Atmospheric scientists study weather processes, the global dynamics of climate, solar radiation and its effects, and the role of atmospheric chemistry in ozone depletion, climate change, and pollution. They observe what's going on in our atmosphere today and compare it to records from years past. To monitor the weather, atmospheric scientists use highly specialized instruments that measure rainfall, wind speed and direction, humidity, and atmospheric pressure. You can measure these at your home or school. Begin creating a weather station by building a psychrometer, also called a hygrometer, to measure the relative humidity.
Learn how Earth's climate effects soil types all over the planet.
Scientists collect data to understand Earth and how it changes. Quantitative data involves taking measurements, while qualitative data are observations and descriptions of phenomena. When it comes to climate, scientists try to collect as much and as many types of data as possible to be able to analyze how climate is changing and what effects it is having. Because climate affects all areas of the world, collecting this data is a large undertaking. This is where you can help.
How much of a danger does severe weather pose for the area where you live? You can compute the answer yourself in this exercise.
Think about the weather and environment where you live. Have you ever been in a strong storm? Have you ever experienced flooding, a wildfire, or really hot days? These types of environmental hazards are happening more often because of climate change. Even though these events can be scary, there is so much you can do in your own community to make it better able to handle these challenges. When we work together to protect our communities from environmental hazards, we are building community resilience.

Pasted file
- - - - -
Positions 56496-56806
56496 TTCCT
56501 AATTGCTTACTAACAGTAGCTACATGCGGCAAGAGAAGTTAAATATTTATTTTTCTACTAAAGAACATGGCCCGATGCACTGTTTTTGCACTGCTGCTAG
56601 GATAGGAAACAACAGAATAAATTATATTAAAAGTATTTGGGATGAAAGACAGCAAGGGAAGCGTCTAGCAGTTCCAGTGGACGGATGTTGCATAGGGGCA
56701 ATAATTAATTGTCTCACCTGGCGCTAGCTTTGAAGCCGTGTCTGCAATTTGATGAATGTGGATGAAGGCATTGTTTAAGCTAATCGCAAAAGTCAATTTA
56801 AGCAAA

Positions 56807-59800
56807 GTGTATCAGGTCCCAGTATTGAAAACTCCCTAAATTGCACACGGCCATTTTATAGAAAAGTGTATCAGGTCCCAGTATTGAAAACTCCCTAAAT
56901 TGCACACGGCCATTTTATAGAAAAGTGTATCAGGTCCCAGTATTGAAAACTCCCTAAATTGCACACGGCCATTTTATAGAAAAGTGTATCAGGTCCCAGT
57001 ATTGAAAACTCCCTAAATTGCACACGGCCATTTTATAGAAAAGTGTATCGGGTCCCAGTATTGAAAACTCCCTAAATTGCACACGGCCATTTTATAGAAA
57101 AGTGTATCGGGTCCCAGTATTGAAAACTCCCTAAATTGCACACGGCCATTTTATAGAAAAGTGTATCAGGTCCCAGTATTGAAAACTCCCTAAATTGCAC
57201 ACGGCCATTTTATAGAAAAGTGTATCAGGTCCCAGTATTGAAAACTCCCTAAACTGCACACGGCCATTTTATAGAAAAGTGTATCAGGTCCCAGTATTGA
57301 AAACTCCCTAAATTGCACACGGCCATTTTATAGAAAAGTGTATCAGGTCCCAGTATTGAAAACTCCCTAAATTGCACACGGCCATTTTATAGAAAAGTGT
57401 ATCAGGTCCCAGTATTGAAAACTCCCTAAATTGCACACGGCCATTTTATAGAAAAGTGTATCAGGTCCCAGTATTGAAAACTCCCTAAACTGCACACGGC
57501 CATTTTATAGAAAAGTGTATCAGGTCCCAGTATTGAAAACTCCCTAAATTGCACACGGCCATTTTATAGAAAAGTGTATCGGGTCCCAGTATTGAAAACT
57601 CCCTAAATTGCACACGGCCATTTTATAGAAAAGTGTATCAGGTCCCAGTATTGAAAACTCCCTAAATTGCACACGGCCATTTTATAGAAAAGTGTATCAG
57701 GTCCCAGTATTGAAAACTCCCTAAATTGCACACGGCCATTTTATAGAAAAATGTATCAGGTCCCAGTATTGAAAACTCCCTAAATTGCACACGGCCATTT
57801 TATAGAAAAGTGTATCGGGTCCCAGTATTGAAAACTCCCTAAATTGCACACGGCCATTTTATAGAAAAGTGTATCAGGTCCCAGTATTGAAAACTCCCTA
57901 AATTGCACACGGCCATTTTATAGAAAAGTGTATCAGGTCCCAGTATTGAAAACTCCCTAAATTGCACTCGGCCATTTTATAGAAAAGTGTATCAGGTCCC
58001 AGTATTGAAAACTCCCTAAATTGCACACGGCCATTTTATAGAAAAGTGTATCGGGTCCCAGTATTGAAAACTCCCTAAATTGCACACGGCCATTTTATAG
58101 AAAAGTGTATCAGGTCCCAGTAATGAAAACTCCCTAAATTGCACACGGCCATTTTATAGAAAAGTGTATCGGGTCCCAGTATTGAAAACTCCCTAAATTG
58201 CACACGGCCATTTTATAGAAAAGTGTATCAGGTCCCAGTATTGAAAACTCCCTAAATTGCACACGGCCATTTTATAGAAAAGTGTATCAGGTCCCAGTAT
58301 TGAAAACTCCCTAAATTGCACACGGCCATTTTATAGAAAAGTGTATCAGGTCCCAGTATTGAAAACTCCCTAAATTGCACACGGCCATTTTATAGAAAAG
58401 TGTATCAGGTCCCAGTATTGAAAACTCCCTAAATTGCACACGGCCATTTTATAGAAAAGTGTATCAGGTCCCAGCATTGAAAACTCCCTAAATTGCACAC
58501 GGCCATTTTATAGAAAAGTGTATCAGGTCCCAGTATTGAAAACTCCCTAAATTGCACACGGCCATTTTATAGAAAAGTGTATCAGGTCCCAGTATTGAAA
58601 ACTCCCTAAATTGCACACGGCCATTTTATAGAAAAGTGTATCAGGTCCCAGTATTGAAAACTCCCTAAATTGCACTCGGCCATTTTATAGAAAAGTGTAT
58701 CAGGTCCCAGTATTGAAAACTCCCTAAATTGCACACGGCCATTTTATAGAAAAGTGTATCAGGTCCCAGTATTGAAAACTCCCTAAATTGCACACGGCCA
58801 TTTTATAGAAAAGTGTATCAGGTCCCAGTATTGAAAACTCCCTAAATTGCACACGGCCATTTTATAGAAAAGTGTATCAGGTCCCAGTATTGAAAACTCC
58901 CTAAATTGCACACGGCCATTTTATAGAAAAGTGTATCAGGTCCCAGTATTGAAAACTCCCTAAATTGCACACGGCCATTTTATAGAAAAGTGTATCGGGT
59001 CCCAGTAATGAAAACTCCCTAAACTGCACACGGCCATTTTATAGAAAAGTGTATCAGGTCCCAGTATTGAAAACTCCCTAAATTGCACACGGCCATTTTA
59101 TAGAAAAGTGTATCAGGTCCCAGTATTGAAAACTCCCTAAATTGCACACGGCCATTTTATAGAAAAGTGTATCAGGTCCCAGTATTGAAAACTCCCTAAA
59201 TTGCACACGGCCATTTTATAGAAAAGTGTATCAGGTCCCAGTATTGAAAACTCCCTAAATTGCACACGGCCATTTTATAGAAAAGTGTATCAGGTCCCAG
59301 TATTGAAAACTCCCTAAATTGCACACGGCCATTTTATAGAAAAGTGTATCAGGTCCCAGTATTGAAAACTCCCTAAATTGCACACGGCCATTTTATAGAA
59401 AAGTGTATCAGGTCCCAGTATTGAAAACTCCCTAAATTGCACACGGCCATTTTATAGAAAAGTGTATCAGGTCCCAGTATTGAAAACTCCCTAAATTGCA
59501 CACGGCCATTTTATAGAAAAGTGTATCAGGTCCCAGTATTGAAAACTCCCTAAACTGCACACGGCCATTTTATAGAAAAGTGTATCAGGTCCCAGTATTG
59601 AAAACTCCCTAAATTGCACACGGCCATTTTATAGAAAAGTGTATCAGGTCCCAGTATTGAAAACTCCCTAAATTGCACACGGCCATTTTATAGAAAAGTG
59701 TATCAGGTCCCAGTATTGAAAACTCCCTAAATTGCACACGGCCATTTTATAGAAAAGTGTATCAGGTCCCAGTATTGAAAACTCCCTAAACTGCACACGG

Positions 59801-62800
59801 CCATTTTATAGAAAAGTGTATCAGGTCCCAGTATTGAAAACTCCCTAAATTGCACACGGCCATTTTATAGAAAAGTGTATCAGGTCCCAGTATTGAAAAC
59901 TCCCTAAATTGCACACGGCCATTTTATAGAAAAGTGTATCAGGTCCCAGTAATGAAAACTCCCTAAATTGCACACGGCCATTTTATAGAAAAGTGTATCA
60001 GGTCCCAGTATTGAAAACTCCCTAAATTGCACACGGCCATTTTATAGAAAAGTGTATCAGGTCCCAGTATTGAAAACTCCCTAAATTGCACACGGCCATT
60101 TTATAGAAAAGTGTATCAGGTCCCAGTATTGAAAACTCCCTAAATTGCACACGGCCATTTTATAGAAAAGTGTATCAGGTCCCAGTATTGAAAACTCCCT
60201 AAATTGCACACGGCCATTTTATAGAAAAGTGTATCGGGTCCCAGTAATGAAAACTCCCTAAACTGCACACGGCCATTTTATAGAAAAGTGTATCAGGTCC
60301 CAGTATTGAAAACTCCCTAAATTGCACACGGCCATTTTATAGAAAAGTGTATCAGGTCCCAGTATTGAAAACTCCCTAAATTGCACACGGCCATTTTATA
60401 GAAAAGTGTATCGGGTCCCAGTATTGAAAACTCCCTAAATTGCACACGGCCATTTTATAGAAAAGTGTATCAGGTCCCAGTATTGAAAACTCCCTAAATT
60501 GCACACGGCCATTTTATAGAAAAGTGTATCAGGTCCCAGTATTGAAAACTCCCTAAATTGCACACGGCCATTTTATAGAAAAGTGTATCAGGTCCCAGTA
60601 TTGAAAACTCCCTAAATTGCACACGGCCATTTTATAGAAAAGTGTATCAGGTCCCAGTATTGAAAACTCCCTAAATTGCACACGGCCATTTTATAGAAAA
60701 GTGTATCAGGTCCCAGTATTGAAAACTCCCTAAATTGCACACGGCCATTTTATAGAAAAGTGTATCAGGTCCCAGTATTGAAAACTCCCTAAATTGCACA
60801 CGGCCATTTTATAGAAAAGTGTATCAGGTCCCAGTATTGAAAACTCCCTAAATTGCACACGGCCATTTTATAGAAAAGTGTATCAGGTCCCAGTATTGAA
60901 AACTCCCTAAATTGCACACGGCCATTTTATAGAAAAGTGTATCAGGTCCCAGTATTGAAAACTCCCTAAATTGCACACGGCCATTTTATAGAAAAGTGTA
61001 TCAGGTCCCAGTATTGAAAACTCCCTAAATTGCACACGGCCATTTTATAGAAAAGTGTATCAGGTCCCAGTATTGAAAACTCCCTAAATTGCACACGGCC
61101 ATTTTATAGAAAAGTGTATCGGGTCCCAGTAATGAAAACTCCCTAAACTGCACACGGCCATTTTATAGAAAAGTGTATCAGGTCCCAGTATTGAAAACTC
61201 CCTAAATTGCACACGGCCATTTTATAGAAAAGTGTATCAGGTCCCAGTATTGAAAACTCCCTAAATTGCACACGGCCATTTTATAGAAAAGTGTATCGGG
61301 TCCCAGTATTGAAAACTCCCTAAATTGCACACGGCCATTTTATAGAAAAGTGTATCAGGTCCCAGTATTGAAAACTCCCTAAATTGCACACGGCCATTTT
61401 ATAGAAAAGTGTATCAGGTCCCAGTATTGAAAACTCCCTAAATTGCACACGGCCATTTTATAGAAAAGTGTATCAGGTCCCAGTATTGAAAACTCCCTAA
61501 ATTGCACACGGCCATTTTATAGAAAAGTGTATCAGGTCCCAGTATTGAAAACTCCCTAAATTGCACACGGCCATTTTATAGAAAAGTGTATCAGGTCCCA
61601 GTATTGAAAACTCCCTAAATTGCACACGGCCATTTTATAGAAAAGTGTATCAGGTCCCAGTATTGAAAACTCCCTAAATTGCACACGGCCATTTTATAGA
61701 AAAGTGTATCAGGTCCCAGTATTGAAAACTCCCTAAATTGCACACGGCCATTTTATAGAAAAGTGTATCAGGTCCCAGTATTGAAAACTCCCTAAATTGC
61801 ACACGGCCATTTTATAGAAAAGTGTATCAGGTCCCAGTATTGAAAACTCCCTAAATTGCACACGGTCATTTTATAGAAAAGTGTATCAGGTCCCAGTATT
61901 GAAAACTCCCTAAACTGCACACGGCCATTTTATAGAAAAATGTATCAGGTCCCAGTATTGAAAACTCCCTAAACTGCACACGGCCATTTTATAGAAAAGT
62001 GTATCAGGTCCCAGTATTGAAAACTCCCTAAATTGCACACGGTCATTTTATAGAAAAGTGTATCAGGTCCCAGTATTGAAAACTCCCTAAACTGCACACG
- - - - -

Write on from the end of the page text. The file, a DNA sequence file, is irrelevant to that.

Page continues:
Learn the dangers of flooding in this activity, where students explore soil porosity and permeability.
Static electricity can be used to demonstrate the electricity of lightning. This activity will demonstrate the attraction of positive and negative charges and what happens when those opposite charges meet each other.
When warm and cold air masses meet, a thunderstorm can grow. Thunderstorms also cause heavy rain, flash flooding, hail, strong winds and tornadoes. In this activity, you will learn about convection and how air moves.
A refuge is a place where you can record observations of seasonal changes to plants, trees, and wildlife. You can use GPS (global positioning system) data to mark an observation spot and record your observations. Then, if you can, visit the same national wildlife refuge during other seasons in the year to document changes in the natural world.
In this activity, students will conduct experiments or participate in demonstrations to answer questions about sky and weather phenomena. Students also will analyze and present data.